Specialist Operations

The Specialist Operations directorate is a unit of the Metropolitan Police of London, UK responsible for providing specialist policing capabilities including national security and counter-terrorism operations. The Specialist Operations Directorate is currently led by Assistant Commissioner Neil Basu.[1]


At its peak, SO was a group of twenty specialist units, which were formed to give the Metropolitan Police a specialist policing capability. The SO designation was implemented in 1986 as part of Sir Kenneth Newman's restructuring of the Metropolitan Police Service. Most of the units designated SO units were already in existence, many of them as departments of C Division and its branches, and all were presided over by an Assistant Commissioner of Special Operations (ACSO).

In 2010, ACSO co-directed Operation Guava, aimed at "a significant terrorist plot".[2] The aim of this ACSO action was to prevent the establishment of a jihadist training camp in Kashmir on land owned by one of the suspects.[3] Operation Guava resulted in the 2012 conviction of Usman Khan, who went on to perpetrate the 2019 London Bridge stabbing.[4][5]


The Specialist Operations Directorate comprises three Commands.[6]

Protection Command

Protection Command response vehicle near Kensington Palace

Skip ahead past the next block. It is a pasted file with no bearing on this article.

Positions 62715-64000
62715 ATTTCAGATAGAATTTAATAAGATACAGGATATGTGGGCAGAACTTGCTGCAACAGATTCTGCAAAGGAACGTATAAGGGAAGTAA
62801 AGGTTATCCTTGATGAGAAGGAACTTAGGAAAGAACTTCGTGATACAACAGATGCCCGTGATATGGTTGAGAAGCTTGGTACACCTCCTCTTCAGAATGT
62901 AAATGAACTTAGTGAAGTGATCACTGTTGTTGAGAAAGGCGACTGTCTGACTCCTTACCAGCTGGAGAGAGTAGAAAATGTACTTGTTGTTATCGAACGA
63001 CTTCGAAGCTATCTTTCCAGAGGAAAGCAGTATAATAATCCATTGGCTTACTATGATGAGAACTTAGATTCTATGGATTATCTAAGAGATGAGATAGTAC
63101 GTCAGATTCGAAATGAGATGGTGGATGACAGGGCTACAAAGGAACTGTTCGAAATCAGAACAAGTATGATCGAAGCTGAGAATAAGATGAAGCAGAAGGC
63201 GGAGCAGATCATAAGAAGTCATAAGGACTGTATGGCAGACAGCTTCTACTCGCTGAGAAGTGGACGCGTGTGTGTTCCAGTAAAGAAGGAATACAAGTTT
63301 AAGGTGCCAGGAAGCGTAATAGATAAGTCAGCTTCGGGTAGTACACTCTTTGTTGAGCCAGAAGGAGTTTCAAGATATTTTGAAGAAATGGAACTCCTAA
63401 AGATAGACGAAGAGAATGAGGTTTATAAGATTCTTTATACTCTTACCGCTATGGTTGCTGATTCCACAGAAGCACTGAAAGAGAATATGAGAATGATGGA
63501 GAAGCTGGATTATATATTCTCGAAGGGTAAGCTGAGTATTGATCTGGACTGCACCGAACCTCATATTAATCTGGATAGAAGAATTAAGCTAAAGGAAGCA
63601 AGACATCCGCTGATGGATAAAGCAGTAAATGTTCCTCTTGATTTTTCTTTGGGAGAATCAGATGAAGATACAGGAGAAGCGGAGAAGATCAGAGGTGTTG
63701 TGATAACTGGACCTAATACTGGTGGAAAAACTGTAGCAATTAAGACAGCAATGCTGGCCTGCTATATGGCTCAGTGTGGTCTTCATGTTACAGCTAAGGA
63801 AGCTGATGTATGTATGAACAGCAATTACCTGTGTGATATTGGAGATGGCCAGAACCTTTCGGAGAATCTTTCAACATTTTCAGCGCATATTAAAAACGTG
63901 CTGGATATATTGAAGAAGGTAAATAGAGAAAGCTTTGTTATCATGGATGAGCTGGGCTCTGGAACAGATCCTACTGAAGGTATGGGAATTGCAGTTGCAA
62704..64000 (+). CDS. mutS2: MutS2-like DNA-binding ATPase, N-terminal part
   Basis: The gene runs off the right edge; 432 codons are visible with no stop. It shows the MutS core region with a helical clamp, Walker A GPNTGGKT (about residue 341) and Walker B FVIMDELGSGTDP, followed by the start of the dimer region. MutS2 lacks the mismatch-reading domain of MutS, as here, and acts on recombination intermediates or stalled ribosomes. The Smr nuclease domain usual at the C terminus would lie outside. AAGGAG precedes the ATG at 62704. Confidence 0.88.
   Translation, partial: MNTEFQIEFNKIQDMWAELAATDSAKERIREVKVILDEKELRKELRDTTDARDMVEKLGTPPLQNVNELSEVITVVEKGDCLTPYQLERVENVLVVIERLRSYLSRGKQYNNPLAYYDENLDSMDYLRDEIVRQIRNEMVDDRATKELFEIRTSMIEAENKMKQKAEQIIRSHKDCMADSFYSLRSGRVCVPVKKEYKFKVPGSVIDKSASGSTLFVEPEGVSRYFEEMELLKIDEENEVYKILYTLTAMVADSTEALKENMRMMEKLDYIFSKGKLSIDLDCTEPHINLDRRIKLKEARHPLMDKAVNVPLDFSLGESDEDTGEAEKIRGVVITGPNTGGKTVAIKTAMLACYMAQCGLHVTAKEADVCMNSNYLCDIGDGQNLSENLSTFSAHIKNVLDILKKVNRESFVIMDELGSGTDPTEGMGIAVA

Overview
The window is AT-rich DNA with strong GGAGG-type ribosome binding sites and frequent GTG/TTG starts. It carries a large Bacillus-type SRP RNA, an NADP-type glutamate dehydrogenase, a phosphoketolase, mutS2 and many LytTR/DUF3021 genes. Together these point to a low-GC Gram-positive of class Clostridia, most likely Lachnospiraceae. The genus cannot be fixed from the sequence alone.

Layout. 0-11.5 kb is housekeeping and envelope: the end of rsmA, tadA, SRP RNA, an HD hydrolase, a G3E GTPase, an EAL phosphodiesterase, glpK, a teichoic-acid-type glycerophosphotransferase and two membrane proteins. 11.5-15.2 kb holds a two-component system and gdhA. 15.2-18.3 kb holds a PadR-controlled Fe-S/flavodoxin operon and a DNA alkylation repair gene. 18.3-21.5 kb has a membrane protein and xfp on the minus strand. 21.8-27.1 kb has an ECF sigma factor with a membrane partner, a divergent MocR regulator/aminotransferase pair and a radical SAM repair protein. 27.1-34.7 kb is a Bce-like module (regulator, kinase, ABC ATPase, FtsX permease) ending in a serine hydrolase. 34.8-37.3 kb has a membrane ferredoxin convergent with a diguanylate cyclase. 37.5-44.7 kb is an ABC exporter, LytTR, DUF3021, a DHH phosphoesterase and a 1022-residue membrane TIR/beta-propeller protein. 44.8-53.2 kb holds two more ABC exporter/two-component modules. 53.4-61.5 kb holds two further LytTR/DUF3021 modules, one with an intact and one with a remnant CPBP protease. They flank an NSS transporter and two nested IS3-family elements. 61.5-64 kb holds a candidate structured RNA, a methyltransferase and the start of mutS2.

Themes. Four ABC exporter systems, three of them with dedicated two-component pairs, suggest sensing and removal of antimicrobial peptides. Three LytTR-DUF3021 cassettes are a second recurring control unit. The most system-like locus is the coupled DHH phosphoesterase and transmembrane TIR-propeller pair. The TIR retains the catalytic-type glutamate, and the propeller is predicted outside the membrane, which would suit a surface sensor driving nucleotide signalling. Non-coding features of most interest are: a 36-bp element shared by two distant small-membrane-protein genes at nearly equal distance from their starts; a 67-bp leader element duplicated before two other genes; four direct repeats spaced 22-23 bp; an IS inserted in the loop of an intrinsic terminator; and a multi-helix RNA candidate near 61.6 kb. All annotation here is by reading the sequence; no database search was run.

The Protection Command is led by a Commander overseen by a Deputy Assistant Commissioner.[6] The command is responsible for protective security for high-profile governmental representatives of the United Kingdom or from the diplomatic community. As such it is analogous to the United States Secret Service or the Diplomatic Security Service. The command comprises two branches:[7]

  • Royalty and Specialist Protection (RaSP) provides personal protection for the Royal Family, the Prime Minister, Government ministers, ambassadors, visiting Heads of State and other individuals deemed to be at risk. RaSP also provide armed security at Royal Residences in London, Windsor and Scotland. The Special Escort Group (SEG) is also operated by Special Operations.[8]
  • Parliamentary and Diplomatic Protection (PaDP) provides armed protection of embassies, missions and the Parliamentary Estate. They also provide residential protection for high-profile Government ministers and are responsible for access control and security at Downing Street and New Scotland Yard. PaDP was formed in April 2015, with the merger of the Diplomatic Protection Group (SO6) and the Palaces of Westminster Command (SO17).[8]

Security Command

The Security Command is led by a Commander overseen by the same Deputy Assistant Commissioner as Protection Command.[6] The command comprises two branches:[7]

Counter Terrorism Command